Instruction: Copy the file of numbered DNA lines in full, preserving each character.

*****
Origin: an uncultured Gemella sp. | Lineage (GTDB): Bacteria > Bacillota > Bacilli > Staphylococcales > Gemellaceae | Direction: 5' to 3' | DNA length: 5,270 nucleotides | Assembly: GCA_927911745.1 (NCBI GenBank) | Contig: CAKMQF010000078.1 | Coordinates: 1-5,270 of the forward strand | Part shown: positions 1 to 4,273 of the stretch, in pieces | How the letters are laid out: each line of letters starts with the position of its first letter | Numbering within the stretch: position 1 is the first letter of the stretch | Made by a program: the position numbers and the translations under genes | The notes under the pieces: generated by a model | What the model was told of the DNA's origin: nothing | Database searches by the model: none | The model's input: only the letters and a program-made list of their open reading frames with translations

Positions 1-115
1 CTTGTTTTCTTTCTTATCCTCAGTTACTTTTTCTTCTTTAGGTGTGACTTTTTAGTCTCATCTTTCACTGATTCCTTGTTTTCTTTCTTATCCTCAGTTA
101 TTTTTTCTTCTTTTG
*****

Origin: an uncultured Gemella sp. | Lineage (GTDB): Bacteria > Bacillota > Bacilli > Staphylococcales > Gemellaceae | Direction: 5' to 3' | DNA length: 5,270 nucleotides | Assembly: GCA_927911745.1 (NCBI GenBank) | Contig: CAKMQF010000078.1 | Coordinates: 1-5,270 of the forward strand | Part shown: positions 1 to 4,273 of the stretch, in pieces | How the letters are laid out: each line of letters starts with the position of its first letter | Numbering within the stretch: position 1 is the first letter of the stretch | Made by a program: the position numbers and the translations under genes | The notes under the pieces: generated by a model | What the model was told of the DNA's origin: nothing | Database searches by the model: none | The model's input: only the letters and a program-made list of their open reading frames with translations

Positions 1-115
1 CTTGTTTTCTTTCTTATCCTCAGTTACTTTTTCTTCTTTAGGTGTGACTTTTTAGTCTCATCTTTCACTGATTCCTTGTTTTCTTTCTTATCCTCAGTTA
101 TTTTTTCTTCTTTTG